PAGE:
First think, set the route, we implement it in the simplest way, Get to get the data of the block, Post to insert its own new block.

First is Get:

//View block data 
func handleGetBlockchain (w http.ResponseWriter, r *http.Request)  {
     //Write block data bytes in json format 
    , err := json.MarshalIndent(Blockchain, "" , " " )
     if err != nil {
        http.Error(w, err.Error(), http.StatusInternalServerError)
        return
    }
    io.WriteString(w, string(bytes))
}

Next is Post:

The reason we use a separate Message structure in the first place is to accept the request body of the JSON POST request that we will use to write the new chunk. This allows us to simply send a POST request with the following body, and the handler will populate the rest of the blocks for us:

{“BPM”:50}

type Message struct {
    BPM int
}

//Insert data into the block 
func handleWriteBlock ( w http.ResponseWriter, r *http.Request ) {
     var m Message

    decoder := json.NewDecoder(r.Body)
    if err := decode.Decode(&m); err != nil {
        respondWithJson(w, r, http.StatusBadRequest, r.Body)
        return
    }
    defer r.Body.Close()

    newBlock, err := generateBlock(Blockchain[len(Blockchain)-1], m.BPM)
    if err != nil {
        respondWithJson(w, r, http.StatusInternalServerError, m)
        return
    }
    if isBlockValid(newBlock, Blockchain[len(Blockchain)-1]) {
        newBlockchain := append(Blockchain, newBlock)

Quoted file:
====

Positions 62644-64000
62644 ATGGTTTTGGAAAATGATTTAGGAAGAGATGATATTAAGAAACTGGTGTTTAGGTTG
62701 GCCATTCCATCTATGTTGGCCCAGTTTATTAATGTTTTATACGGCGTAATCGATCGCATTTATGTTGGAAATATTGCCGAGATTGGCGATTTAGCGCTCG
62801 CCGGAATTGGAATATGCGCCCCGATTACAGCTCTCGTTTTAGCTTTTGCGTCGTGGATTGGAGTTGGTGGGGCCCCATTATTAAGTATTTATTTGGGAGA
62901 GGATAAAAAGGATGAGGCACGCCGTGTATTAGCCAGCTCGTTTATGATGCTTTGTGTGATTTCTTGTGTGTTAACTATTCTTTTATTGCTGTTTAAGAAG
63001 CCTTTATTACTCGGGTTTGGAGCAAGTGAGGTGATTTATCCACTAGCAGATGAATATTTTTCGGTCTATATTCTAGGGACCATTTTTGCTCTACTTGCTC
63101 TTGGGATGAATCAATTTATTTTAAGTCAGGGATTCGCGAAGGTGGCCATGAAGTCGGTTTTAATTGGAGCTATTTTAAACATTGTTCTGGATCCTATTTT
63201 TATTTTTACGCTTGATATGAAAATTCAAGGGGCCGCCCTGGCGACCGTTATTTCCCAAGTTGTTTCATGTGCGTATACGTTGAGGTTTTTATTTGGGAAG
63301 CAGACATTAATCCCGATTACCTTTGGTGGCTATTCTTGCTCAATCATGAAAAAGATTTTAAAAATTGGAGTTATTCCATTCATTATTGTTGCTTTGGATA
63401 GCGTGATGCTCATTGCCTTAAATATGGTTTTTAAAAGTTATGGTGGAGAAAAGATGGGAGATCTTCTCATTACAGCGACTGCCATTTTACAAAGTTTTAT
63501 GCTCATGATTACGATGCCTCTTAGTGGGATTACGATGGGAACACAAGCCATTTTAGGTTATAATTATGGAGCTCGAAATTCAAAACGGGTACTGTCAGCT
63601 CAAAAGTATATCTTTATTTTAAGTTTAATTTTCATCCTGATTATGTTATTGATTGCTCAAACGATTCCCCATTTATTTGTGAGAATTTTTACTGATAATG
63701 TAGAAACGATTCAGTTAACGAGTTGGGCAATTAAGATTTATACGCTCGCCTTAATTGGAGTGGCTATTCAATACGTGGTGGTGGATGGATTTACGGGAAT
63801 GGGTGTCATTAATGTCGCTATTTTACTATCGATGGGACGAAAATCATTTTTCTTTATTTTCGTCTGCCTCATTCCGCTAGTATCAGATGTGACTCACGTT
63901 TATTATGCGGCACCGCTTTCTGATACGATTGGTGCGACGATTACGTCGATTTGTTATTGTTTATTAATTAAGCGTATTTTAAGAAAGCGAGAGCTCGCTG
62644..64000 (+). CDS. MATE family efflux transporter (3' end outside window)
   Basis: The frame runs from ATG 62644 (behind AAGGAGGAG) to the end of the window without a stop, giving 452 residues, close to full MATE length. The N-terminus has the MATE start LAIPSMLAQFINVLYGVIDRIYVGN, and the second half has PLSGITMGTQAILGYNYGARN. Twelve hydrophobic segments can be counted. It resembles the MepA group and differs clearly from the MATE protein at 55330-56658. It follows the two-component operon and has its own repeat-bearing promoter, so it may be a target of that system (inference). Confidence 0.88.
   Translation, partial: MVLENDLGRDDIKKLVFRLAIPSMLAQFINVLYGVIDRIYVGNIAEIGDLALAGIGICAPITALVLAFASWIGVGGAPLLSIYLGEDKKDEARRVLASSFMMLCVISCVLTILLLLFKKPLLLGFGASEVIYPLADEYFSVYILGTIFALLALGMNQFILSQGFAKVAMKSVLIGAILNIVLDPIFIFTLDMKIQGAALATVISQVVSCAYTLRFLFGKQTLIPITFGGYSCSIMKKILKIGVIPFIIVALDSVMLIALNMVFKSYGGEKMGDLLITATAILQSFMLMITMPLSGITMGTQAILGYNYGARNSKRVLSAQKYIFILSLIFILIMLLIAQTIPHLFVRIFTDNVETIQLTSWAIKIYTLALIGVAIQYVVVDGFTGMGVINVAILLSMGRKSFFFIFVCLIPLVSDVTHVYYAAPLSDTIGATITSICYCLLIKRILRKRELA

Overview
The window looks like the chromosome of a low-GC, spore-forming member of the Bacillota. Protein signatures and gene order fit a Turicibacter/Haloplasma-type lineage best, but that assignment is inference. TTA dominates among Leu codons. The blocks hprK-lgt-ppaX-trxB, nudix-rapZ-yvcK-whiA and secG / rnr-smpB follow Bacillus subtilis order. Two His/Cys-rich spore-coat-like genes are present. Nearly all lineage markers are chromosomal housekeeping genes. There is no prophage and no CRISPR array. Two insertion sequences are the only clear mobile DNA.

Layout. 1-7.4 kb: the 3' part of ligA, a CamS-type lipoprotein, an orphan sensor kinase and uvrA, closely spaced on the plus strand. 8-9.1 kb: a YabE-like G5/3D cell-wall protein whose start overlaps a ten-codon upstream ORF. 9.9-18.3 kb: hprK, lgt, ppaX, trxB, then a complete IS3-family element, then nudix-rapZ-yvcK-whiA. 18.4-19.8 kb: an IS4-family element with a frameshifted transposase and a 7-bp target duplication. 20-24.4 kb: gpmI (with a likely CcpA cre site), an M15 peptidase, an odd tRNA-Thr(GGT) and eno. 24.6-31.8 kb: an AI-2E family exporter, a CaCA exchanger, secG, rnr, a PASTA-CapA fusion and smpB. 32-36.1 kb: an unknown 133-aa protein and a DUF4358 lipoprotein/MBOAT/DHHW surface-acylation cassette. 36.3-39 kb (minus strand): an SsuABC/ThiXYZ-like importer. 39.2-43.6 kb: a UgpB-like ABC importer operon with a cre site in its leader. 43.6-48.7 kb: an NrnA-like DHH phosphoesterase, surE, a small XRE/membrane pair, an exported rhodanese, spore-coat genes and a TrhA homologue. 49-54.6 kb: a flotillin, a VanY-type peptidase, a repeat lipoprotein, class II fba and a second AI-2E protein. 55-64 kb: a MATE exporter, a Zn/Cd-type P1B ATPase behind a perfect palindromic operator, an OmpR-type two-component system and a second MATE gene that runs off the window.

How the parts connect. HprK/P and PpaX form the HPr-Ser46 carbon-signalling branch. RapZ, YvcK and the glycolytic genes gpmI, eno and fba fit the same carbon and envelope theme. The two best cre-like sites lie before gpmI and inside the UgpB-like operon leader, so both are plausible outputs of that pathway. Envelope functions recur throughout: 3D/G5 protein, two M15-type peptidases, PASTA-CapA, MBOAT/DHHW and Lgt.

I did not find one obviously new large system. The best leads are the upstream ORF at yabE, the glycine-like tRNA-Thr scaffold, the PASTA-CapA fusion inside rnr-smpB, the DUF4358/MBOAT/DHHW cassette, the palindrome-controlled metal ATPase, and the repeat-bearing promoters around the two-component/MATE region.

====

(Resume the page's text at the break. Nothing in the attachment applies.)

replaceChain(newBlockchain)
        // print the result to the console
        spew.Dump(Blockchain)
    }
    respondWithJson(w, r, http.StatusCreated, newBlock)
}

After decoding the request body into a var m Messagestructure, we create a new block by passing the previous block and the new block into the generateBlock function we wrote earlier. We use the isBlockValid function we created earlier to do a quick check to make sure the new block is ok.

A few notes

  • The purpose of spew.Dump is to print our structure to the console for debugging purposes.
  • For testing POST requests, we like to use Postman.
Next, we will deal with the question of whether Post is inserted into the blockchain.

When our POST request succeeds or fails, we can use the respondWithJSON method below to tell us what happened.

//Determine whether the POST request fails 
func respondWithJson ( w http.ResponseWriter, r *http.Request, code int , payload interface {} ) {
    response, err := json.MarshalIndent(payload, "", " ")